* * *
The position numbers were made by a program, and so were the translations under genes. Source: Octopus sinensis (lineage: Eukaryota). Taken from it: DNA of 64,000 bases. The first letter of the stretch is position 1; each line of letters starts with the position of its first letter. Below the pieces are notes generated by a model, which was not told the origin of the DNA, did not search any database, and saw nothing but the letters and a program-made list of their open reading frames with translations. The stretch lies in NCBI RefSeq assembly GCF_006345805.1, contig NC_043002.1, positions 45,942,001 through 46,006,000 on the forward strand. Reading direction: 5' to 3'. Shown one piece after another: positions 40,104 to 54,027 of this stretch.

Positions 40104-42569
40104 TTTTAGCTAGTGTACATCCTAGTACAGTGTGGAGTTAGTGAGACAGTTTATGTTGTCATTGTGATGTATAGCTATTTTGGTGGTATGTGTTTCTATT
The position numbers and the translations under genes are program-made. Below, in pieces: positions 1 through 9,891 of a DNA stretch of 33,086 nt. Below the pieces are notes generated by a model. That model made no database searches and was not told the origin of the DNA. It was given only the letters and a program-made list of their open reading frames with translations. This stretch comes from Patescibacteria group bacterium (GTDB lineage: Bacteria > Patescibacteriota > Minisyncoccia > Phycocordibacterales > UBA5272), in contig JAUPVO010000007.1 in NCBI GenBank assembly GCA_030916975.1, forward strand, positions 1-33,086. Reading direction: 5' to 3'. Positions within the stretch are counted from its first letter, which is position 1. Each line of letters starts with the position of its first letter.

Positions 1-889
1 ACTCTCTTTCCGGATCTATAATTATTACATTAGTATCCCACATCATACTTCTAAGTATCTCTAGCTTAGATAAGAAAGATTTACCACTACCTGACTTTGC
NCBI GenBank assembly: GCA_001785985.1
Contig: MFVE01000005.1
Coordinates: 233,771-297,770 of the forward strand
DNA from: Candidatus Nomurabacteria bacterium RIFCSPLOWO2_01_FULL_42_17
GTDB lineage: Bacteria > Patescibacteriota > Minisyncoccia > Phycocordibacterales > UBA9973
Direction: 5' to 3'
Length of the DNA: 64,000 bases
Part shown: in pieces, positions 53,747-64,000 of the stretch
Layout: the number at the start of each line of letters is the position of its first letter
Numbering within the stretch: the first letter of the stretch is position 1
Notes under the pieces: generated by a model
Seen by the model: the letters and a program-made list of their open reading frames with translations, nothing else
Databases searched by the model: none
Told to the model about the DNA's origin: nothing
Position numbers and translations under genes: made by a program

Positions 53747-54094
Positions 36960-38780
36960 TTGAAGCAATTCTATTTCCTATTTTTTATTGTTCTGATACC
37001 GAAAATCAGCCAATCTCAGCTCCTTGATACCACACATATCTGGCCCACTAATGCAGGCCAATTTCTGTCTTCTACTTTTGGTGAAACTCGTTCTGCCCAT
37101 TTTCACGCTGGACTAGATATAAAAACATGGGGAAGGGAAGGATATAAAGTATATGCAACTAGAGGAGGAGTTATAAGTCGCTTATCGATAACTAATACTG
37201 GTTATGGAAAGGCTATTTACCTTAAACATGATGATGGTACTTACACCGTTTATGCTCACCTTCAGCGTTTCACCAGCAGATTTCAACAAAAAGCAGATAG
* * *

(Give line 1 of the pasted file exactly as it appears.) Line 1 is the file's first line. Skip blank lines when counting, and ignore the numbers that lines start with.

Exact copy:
The position numbers were made by a program, and so were the translations under genes. Source: Octopus sinensis (lineage: Eukaryota). Taken from it: DNA of 64,000 bases. The first letter of the stretch is position 1; each line of letters starts with the position of its first letter. Below the pieces are notes generated by a model, which was not told the origin of the DNA, did not search any database, and saw nothing but the letters and a program-made list of their open reading frames with translations. The stretch lies in NCBI RefSeq assembly GCF_006345805.1, contig NC_043002.1, positions 45,942,001 through 46,006,000 on the forward strand. Reading direction: 5' to 3'. Shown one piece after another: positions 40,104 to 54,027 of this stretch.